Leading conservation through EDGE

Different reports from the Zoological Society of London (ZSL) displayed during the networking dinner

Different reports from the Zoological Society of London (ZSL) displayed during the networking dinner

I have just completed my Evolutionarily Distinct and Globally Endangered (EDGE) fellowship, focusing on the mushroom coral (heliofungia actiniformis) in the municipality of Burdeos in Quezon province.

There were things unknown before, such as the declining reefs of Burdeos, difficulty in finding the elegance coral catalaphyllia jardinei, and that the coastal management plans need to be updated.

During the first two weeks of September, I again visited the Zoological Society of London (ZSL) for the EDGE Fellows Conservation Leadership Course. I’ve finally met the other EDGE fellows, Phuong from Vietnam, Dsan from Croatia, Marcel from Cameroon, and Ali from Kenya. Grace, who’s from the Philippines working on the EDGE coral species in Southern Leyte, was there too.

For two weeks, we, the EDGE fellows, discussed, presented, networked and brainstormed the future of our fellowship. For me, it was an intense two-week journey full of enthusiasm and learning.

In those two weeks, I’ve learned how to create, build and maintain teams. Communication is the key, as well as constructive feedback and a little prodding along the way.

Another thing that I’ve learned and still learning, is how to engage the business and industry sectors in conservation work to achieve a common goal that would be beneficial for both the conservation work and the business industries. I wrote down to-do things during pauses, which I must do once I return to the Philippines.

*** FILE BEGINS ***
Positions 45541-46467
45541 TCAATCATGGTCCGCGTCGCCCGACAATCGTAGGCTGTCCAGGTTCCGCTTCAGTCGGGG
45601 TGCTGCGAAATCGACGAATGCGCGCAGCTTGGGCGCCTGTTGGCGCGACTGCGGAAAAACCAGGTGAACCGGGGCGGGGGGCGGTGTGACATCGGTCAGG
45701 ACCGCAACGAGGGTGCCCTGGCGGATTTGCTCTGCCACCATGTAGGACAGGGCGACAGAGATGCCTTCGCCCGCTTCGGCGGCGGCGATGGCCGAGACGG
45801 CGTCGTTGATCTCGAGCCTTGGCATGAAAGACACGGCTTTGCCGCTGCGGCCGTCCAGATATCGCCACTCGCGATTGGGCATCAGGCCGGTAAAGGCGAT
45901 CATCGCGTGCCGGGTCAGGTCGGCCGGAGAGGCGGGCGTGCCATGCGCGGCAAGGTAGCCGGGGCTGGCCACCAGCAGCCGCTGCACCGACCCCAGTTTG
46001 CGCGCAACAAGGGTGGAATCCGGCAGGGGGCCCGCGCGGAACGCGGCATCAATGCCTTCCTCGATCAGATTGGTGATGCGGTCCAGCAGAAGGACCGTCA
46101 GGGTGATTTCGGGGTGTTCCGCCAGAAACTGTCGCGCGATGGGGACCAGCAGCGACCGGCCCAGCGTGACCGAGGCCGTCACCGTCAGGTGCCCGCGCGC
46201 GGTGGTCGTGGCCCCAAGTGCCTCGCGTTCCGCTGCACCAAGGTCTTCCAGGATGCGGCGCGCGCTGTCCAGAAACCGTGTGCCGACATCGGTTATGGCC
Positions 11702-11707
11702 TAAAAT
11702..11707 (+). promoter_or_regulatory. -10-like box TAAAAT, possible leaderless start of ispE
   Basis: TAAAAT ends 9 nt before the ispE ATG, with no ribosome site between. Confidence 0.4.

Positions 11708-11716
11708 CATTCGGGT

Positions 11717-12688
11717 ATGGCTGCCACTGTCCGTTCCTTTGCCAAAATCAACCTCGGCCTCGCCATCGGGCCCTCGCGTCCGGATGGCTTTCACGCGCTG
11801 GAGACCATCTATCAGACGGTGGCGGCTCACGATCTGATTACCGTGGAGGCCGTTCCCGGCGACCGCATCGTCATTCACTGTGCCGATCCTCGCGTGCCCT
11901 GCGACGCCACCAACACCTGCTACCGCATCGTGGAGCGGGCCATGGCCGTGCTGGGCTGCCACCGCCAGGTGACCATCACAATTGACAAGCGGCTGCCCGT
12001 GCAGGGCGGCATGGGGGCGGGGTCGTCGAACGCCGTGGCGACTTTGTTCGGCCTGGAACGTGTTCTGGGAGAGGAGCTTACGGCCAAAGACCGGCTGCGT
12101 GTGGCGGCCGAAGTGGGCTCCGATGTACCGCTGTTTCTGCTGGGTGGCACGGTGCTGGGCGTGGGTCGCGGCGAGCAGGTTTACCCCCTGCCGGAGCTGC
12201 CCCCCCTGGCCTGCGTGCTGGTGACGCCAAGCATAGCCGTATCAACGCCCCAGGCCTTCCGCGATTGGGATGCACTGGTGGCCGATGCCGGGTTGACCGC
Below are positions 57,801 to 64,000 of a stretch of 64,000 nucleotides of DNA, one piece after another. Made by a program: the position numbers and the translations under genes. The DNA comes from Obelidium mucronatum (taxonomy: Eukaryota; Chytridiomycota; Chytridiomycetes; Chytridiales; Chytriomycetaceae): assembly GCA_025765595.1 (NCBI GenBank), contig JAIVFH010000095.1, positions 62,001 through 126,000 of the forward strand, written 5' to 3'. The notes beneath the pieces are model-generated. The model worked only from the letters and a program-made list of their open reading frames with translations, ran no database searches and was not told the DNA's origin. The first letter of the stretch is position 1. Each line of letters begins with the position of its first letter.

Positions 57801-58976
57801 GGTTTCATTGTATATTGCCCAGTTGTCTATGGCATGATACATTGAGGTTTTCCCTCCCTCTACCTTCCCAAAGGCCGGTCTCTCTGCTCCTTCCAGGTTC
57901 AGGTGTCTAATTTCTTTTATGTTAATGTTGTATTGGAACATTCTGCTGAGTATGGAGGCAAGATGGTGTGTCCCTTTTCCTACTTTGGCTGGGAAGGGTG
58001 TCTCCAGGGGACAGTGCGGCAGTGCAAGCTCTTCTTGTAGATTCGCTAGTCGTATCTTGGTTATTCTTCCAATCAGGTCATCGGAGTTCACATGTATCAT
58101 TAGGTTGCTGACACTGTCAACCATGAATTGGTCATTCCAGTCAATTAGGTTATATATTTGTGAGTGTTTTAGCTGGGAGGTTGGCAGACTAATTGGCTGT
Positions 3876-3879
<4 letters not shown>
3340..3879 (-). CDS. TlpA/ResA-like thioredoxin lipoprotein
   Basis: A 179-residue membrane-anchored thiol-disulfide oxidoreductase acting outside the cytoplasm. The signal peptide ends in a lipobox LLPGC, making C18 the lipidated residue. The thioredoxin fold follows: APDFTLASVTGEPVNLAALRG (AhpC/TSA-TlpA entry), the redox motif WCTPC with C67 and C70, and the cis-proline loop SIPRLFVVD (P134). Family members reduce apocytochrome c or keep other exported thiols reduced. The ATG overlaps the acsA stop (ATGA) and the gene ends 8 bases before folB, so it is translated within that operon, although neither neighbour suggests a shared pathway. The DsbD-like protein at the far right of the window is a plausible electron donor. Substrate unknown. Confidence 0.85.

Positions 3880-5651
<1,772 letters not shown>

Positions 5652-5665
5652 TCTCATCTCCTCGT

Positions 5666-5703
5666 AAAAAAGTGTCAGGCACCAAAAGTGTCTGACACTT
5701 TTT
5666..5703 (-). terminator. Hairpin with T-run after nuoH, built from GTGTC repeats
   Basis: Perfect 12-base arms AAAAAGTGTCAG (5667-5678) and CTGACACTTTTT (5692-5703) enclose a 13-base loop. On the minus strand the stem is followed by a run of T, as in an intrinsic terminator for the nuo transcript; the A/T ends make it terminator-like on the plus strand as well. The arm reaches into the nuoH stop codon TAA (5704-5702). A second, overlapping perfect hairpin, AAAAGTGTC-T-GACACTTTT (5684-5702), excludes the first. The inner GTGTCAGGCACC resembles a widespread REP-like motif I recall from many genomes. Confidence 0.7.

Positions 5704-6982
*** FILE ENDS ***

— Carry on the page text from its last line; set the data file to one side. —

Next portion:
In those two weeks, I had to review things I’ve learned before my fellowship. I had to relearn knowledge such as elevator pitches to get somebody to buy-in on your conservation work—all in five minutes. It’s simple yet true—these are logical frameworks, posters, budget management, and other things to improve my work and my life.

Working with like-minded people was fun. According to our dynamic and always exuberant coral reef lecturer, Dr. David Smith of the University of Essex, “It’s practice, practice, practice.”

Besides the sessions, we got to visit ZSL’s Whipsnade Zoo and pubs. On our spare time, I went to the British Museum, the National Gallery, Battery Park and St. James Park. Hopefully, in my next visit, I can go to the Tate, Kew Gardens and the Victoria and Albert Museums.

While I anticipate my next trip to London, I still have to expand my conservation work in the Polillo Group of Islands before I visit ZSL again. As I write this, I’m still finishing my project proposal for my next EDGE Coral work. I remain hopeful and have my fingers crossed.


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